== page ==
Taylor had very precise ideas about how to introduce his system (approach): "It is only through enforced standardization of methods, enforced adoption of the best implements and working conditions, and enforced cooperation that this faster work can be assured. And the duty of enforcing the adoption of standards and enforcing this cooperation rests with management alone."[39]

The American Society for Public Administration (ASPA) the leading professional group for public administration was founded in 1939. ASPA sponsors the journal Public Administration Review, which was founded in 1940.[40]

Contribution of Settlement Women (1880s - 1940s)

Contemporary scholars [41][42][43][44] are reclaiming a companion public administration origin story that includes the contributions of women. This has become known as the “alternative” or “settlement” model of public administration.[41] During the 19th century upper-class women in the United States and Europe organized voluntary associations that worked to mitigate the excesses of urbanization and industrialization in their towns. Eventually, these voluntary associations became networks that were able to spearhead changes to policy and administration.[45][46] These women's civic clubs worked to make cities and workplaces safer (cleaner streets, water and sewage, workplace regulation) and more suited to the needs of their children (playgrounds, libraries, juvenile courts, child labor laws). These were administrative and policy spaces ignored by their fathers and husbands. The work of these clubs was amplified by newly organized non-profit organizations (Settlement Houses), usually situated in industrialized city slums filled with immigrants.[42][47][48][49]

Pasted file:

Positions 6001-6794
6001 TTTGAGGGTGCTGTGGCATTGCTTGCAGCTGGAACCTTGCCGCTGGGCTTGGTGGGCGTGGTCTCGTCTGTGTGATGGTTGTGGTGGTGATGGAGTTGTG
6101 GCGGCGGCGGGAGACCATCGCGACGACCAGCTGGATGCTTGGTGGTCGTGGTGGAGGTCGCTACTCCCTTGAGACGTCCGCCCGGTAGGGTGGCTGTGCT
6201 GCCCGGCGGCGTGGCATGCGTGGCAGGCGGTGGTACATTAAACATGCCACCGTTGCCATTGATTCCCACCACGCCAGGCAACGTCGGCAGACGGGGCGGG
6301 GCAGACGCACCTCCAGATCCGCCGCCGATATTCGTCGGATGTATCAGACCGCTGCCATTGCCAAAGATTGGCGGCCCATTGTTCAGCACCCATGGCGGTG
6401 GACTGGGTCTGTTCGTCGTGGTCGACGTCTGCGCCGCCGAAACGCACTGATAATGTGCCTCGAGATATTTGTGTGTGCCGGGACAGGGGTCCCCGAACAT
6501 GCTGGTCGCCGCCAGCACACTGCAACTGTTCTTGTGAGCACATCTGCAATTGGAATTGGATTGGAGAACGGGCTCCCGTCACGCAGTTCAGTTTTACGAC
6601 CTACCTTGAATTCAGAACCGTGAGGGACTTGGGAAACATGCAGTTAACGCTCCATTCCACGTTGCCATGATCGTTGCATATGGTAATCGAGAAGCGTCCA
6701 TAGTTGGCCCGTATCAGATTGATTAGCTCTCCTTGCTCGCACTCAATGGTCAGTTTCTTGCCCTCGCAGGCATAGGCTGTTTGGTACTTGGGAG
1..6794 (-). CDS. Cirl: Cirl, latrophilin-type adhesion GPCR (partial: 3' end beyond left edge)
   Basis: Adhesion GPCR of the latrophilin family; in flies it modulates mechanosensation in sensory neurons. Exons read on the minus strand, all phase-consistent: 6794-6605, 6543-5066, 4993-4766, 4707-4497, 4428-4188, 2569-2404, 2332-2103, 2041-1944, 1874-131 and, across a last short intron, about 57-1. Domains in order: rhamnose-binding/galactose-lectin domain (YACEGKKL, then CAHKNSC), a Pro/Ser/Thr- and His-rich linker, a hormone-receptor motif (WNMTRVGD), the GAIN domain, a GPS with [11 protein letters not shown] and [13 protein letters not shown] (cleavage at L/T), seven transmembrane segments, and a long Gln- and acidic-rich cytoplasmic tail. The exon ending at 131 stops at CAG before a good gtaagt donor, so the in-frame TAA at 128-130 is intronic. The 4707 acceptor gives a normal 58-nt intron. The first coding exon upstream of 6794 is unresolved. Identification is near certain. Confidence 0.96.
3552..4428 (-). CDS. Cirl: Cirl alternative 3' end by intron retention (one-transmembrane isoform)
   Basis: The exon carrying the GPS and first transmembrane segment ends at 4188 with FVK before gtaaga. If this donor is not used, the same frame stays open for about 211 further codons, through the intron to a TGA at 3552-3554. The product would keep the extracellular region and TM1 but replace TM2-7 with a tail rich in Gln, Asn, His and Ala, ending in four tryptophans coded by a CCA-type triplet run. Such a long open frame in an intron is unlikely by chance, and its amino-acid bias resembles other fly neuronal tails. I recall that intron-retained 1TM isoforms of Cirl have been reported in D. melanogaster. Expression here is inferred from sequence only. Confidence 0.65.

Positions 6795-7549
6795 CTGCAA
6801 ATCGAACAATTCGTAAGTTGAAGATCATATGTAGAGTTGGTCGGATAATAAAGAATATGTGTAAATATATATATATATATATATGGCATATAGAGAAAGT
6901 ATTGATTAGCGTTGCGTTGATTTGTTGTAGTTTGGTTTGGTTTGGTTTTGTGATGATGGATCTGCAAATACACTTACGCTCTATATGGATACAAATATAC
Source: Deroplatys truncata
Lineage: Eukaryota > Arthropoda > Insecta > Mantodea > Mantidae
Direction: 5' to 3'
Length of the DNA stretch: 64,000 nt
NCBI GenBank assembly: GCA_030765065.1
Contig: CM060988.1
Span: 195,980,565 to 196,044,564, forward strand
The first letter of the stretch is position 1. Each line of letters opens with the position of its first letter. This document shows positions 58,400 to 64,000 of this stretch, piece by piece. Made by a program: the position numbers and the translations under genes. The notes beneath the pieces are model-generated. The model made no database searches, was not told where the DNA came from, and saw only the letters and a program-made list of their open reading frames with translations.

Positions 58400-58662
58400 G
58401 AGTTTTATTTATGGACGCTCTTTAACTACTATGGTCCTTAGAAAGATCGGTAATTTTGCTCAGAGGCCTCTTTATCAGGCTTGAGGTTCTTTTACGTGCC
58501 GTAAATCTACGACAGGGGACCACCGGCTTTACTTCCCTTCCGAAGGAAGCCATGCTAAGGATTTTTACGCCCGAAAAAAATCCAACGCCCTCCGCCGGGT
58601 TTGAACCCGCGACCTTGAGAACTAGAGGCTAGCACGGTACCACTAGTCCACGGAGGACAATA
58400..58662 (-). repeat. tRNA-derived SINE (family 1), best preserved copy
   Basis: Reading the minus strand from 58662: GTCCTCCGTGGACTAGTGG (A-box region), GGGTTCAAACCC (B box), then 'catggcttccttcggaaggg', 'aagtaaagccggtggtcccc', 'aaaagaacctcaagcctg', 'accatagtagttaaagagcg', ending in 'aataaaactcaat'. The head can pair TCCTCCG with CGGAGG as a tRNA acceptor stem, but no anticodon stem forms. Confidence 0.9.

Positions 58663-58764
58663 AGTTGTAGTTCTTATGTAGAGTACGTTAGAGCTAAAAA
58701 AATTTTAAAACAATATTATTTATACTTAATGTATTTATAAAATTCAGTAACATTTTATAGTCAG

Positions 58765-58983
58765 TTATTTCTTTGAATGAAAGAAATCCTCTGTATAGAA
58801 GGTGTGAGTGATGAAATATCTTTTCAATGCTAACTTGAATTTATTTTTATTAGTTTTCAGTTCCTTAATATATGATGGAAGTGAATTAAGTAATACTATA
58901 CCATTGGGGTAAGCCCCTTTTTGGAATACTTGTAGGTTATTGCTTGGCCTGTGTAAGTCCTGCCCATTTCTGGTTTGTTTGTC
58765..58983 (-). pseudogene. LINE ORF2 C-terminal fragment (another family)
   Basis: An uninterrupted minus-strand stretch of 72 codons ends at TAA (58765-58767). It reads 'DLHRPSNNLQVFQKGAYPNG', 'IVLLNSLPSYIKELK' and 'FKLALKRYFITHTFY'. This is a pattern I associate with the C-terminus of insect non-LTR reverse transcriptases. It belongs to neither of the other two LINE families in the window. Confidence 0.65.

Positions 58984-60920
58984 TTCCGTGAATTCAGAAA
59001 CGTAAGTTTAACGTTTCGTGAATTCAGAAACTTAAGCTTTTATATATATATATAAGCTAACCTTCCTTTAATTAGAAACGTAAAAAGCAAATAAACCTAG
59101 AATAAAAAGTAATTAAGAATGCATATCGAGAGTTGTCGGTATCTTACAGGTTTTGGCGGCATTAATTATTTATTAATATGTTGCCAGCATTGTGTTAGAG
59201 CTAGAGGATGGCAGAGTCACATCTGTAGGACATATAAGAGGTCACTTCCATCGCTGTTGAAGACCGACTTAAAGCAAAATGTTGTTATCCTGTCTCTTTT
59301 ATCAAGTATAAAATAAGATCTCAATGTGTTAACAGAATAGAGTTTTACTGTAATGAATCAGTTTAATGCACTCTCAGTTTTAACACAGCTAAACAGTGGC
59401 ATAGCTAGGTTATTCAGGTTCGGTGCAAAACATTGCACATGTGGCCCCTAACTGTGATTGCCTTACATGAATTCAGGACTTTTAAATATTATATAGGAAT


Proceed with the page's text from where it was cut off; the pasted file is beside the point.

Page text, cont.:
Reforms that emerged from the New Deal (e.g., income for the old, unemployment insurance, aid for dependent children and the disabled, child labor prohibitions and limits on hours worked, etc.) were supported by leaders of the Settlement movement. Richard Stillman [50] credits Jane Addams, a key leader of the Settlement movement and a pioneer of public administration with “conceiving and spawning” the modern welfare state. The accomplishments of the Settlement movement and their conception of public administration were ignored in the early literature of public administration. The alternative model of Public Administration was invisible or buried for about 100 years until Camilla Stivers published Bureau Men and Settlement Women in 2000.[51]

Settlement workers explicitly fought for social justice as they campaigned for reform.[49] They sought policy changes that would improve the lives of immigrants, women, children, sick, old, and impoverished people. Both municipal housekeeping and industrial citizenship applied an ethic of care informed by the feminine experience of policy and administration.[52] While they saw the relevance of the traditional public administration values (efficiency, effectiveness, etc.) and practices[53][54] Of their male reformist counterparts, they also emphasized social justice and social equity. Jane Addams, for example, was a founder of the National Association for the Advancement of Colored People (NAACP).[55]

The Settlement Model of Public Administration